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Did your browser just suddenly had this issue?
This webpage is not available
Worry not, you’re not alone. I’ve had the same problem. I’ve tried googling for the right solution but there’s just not one single post out there that details the whole procedure.
After some trial-and-error testing of all suggested fixes I found, here’s what worked for me that should work for you as well.
- Preliminary check
- Option 1: Flush the DNS cache
- Option 2: Switch to a different DNS server (if option 1 doesn’t work)
Before anything else, make sure you actually have internet connection and data is passing back and forth. Here’s a few examples of how you can verify:
- You can access some (but not all) websites using your browser.
- Some apps & games that require internet connectivity works.
- You can access websites and use connected apps on other devices like your phone or tablet, or on another computer.
For all instructions here, here’s what I’ll be using:
- Browser: Chrome
- System: Windows 8.1 Pro182015
- Connectivity: Wi-Fi
Option 1: Flush the DNS cache
A DNS (Domain Name System) service maps IP addresses to domains. There’s a number of ways you can get a website’s IP address, and it’s a pretty much straightforward process.
Your computer holds a record of DNS entries to save looking them up on the next visit. These records are stored in the DNS cache. Every time you revisit a website, your browser gets info from the cache, quickly serving you the webpage without having to cycle through a chain of DNS servers (including yours) on the Internet again to find out what IP address is associated with the website.
The following quoted paragraph explains how a DNS caching issue may occur (and how it might be your case). It’s a bit technical to understand (you can skip to the next block) but is good know:
If you are in a network that uses an internal DNS server as the first point in this chain of servers, that DNS server’s IP address is going to be a more or less permanent resident of your DNS cache.
So what happens if that server changes or goes down? Even if there is a backup, your system still has the original IP address in its cache, and will check that address first whenever you type in a request for a web page. Obviously, querying a non-existent DNS server is not going to get you far.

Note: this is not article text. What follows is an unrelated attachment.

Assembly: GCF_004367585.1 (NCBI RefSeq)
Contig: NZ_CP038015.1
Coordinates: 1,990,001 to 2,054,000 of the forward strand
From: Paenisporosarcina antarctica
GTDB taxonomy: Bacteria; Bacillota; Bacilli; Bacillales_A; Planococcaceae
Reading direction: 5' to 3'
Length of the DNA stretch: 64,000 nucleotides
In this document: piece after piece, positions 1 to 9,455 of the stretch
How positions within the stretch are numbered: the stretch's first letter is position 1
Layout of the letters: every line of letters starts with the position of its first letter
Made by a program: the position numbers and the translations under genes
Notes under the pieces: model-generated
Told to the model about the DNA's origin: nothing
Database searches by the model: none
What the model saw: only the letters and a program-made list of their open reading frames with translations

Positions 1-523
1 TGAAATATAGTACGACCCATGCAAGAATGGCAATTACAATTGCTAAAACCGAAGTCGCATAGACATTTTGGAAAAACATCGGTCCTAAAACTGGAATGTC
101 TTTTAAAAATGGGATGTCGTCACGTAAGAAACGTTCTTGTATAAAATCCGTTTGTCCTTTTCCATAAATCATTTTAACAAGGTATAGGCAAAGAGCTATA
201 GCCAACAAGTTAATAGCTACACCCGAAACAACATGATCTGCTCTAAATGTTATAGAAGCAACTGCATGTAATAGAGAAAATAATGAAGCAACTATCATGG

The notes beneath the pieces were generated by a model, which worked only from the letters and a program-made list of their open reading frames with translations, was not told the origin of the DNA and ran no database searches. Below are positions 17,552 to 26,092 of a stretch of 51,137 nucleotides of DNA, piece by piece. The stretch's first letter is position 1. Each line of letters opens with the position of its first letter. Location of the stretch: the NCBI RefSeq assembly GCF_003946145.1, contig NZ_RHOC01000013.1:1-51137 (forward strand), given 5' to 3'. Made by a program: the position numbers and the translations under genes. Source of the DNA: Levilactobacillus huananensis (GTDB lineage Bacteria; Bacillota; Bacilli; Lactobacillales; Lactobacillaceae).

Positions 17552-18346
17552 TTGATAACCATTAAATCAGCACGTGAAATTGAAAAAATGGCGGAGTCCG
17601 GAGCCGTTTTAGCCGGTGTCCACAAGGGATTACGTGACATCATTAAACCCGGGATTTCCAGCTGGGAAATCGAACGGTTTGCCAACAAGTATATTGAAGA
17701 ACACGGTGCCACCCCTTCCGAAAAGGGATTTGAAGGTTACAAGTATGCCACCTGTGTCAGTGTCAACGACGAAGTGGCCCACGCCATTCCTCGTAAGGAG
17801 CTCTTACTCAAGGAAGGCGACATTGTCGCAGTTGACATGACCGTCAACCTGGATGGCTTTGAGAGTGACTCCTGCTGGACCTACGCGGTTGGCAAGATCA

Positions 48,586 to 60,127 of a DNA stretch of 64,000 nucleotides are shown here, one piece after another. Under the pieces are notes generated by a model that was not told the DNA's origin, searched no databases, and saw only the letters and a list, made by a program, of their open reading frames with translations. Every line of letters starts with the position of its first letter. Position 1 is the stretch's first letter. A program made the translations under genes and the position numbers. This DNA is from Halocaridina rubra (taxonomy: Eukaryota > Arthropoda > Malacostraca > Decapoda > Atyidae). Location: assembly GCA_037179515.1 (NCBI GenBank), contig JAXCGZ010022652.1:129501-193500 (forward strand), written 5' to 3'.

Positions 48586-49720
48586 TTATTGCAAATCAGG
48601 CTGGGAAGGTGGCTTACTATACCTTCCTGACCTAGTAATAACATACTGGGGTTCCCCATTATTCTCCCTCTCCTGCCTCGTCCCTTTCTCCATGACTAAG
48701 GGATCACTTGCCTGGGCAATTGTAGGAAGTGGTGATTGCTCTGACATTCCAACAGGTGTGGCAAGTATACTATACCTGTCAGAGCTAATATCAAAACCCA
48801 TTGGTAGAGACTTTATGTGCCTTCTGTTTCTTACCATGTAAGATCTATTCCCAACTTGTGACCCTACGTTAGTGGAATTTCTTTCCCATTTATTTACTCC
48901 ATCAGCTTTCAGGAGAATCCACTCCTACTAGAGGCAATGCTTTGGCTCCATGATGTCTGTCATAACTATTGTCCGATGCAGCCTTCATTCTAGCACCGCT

Unfortunately, even if you change the address of the DNS server to a valid one in your network connection settings, your system will ignore it in favor of the entry in the cache. This can lead to much frustration. (Foat T, Yahoo Answers)
By flushing (clearing) the DNS resolver cache, your system will default to rechecking its settings again to see where it should be going to get DNS addresses.
Here’s how you do it:
1.) Go to the Start menu, search for the Command Prompt app, right-click on it and select “Run as administrator”. If a notification appears, choose “Yes”.
2.) In the Command Prompt, type in ipconfig /flushdns and press Enter.
If done correctly, it should display the following message:
Windows IP Configuration
Successfully flushed the DNS Resolver Cache.
3.) Reboot your router.
- Turn off the router using its power button.
- Unplug it from the power source.
- Press and hold on to the power button for about 10 seconds.
- Plug it back to the power source.
- Turn it on using the power button (if it doesn’t yet).
4.) Restart your computer.
If flushing the DNS cache didn’t fix your problem, then proceed to the next section.
Switch to a different DNS server
By default, your ISP (Internet Service Provider) has their own DNS server. If clearing the DNS cache didn’t work for you, it’s likely that the issue is with your DNS server, not with your computer.
Fortunately, you can switch to a custom DNS server besides your ISP’s. Two most popular and free ones are Google Public DNS and OpenDNS.
Here’s how you can set a custom DNS server on your connection:
1.) Go to the Start menu, search for Control Panel and open it.
2.) Under Network and Internet click View network status and tasks.
3.) The Network and Sharing Center window should open up. On the left section, click on Change adapter settings.
4.) The Network Connections window should open. Select and right-click on your connection (Ethernet if your computer is connected through a cable; Wi-Fi if wireless) and choose Properties.
5.) In the new window that opens, while in the Networking tab (by default), find Internet Protocol Version 4 (TCP/IPv4) in the list and click on it to highlight, then click on the Properties button.
6.) In the new window that opens, IPv4 Properties, select the “Use the following DNS server addresses” radio button and enter DNS server addresses listed below. Both Google Public DNS and OpenDNS will work, but one may improve or decrease your connection speed than the other depending on your location. Switch to the other one later if you want to test.
Google Public DNS
22.214.171.124 (Preferred DNS server)
126.96.36.199 (Alternate DNS server)
188.8.131.52 (Preferred DNS server)
184.108.40.206 (Alternate DNS server)
When you’re done, click on OK to save your changes.
7. Restart your computer.
Some ISPs have also been known to use crappy DNS servers (some even blocks certain websites/IPs), hence switching to another might also improve your overall internet connectivity and browsing experience.
If the above solution didn’t work for you, try using Google Chromebook’s connectivity troubleshooter: Fix Internet connection issues
If in the end nothing really fixed your problem, it might be best to contact your ISP about it.
Hope this tutorial fixed your problem as well. If you have questions, encounter other issues or have an alternative solution, let everyone know in the comments section down below. Let’s help each other.